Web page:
IRI extensions can be performed (with examples) through file name extension (.owl), path extension (/download), or API query construction (?fileFormat=ttl). The first two suffer from the likelihood of collision between the extension content and the IRIs of ontology terms (see below), so using query construction is the preferred IRI extension approach for specifying alternate resources or resource views.

Content negotiation is a more elegant path, in that it allows the same content in different formats according to the requesting agent's preferred view. If the requesting agent is a browser, it will typically not request OWL or RDF content directly, allowing the repository to choose to present a nicely formatted page to the user. Whereas ontology editors should rather expect RDF/XML format, and so are likely to set the requested content type accordingly. Users who explicitly want to resolve the content as RDF/XML in their browser, for example because of browser extensions that are available, can also configure their browsers to meet that need.

There is another advantage to serving the ontology content as a web resource in a repository: additional features can be provided that are uniquely tailored to the versioning and presentation needs of semantic content. The following sections show how the IRI pattern above can be exploited by a suitably built ontology repository, to the benefit of ontology providers and users.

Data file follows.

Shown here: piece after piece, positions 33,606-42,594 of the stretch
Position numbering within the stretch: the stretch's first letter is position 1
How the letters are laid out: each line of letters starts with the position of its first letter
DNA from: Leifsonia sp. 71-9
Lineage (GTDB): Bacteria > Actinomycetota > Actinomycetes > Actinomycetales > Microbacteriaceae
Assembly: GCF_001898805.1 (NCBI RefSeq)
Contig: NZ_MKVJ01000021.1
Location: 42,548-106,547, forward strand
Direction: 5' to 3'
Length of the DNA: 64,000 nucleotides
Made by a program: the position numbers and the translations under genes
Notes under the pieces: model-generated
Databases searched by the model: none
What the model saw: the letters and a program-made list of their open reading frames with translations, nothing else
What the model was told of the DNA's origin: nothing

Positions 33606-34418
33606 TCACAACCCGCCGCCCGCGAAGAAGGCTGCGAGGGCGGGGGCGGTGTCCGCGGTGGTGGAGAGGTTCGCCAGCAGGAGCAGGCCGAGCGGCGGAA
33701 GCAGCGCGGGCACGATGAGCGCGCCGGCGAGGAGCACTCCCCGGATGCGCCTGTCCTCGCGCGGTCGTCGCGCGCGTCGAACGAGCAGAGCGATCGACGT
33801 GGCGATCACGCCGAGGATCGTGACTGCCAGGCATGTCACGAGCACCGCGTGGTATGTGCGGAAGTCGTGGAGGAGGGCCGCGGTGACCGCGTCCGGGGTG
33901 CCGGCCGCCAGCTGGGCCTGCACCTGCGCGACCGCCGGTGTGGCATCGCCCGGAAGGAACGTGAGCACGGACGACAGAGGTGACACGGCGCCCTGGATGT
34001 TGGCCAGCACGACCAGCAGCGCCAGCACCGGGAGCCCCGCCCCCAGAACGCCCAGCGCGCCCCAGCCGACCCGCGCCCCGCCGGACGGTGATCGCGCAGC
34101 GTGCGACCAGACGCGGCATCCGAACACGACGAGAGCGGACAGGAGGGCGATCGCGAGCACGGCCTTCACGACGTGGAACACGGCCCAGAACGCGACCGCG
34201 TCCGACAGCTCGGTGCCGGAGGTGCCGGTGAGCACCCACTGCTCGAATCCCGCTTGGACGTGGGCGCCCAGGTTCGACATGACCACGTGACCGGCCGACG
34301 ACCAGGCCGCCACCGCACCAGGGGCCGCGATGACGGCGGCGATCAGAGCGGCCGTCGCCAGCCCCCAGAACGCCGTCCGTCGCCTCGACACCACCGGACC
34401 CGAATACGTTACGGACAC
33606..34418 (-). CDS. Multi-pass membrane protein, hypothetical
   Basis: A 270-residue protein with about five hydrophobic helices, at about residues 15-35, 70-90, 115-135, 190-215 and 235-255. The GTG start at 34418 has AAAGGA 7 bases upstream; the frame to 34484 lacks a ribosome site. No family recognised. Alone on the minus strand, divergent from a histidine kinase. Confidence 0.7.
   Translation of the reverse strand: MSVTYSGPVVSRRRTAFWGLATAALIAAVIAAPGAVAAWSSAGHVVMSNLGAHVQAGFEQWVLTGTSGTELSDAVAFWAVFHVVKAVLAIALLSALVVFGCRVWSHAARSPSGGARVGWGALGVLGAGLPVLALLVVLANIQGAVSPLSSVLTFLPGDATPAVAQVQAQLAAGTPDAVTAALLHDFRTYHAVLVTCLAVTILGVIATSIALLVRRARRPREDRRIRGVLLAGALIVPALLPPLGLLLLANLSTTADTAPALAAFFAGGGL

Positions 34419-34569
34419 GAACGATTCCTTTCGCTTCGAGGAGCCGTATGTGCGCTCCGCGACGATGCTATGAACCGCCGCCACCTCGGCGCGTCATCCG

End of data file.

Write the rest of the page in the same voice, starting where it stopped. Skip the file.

Historical note: In the early days of ontology repositories, many advanced users of ontologies did not consider ontology or concept versioning as a practical issue for the semantic tools. Their use of ontologies always used the latest version of any ontology, so while the provenance might be useful to have, it was not integrated into the life cycle of the ontology applications that performed advanced reasoning using the ontological content.

IRI Construction for Ontology Files: Additional Recommendations

These recommendations apply to the assignment of IRIs to ontology files. (Although in principal URNs could also be assigned to ontology files, current practice rarely if ever does so.)

  1. Create a version identifier to every variant of every semantic resource (ontologies or terms). A version can be any unique string, but we recommend repositories use an autogenerated unique string (because user-offered versions are routinely not updated), and we recommend in particular a timestamp pattern, as it is easily contextualized. We recommend placing the timestamp just before the ontology name, because it allows the end of the ontology to follow the ontology's name, and also follows the W3C pattern. So the first case is preferred over the second case: https://sweetontology.net/20080701T022342/human/Behavior. We have chosen a full timestamp pattern including hours, minutes and seconds; this simplifies disambiguation of versions when multiple version are submitted in a short period of time. A shorter timestamp string is OK, but you have to make sure every version is unique.
  2. The file name should not contain spaces, and should match the ontology name (and describe its contents). Use lower case for the entire IRI, to eliminate possible confusion or lack of resolution due to case conflicts. Concatenate separate words that make up any component names in the IRI. If you must use a separator, use understore "_". The use of “-“ inside the name is not recommend since it will sometimes confuses search engines. (The character “-“ means exclusion, and even if the string is searched as a quoted string (“word1-word2”) you are not guaranteed to get pages with that exact string. For example, searching for “"moored-buoy" in Google, returns not only pages containing “moored-buoy”, but also pages containing “moored buoy” and “moored.Buoy”. This conflict doesn’t occur if we use the underscore character.)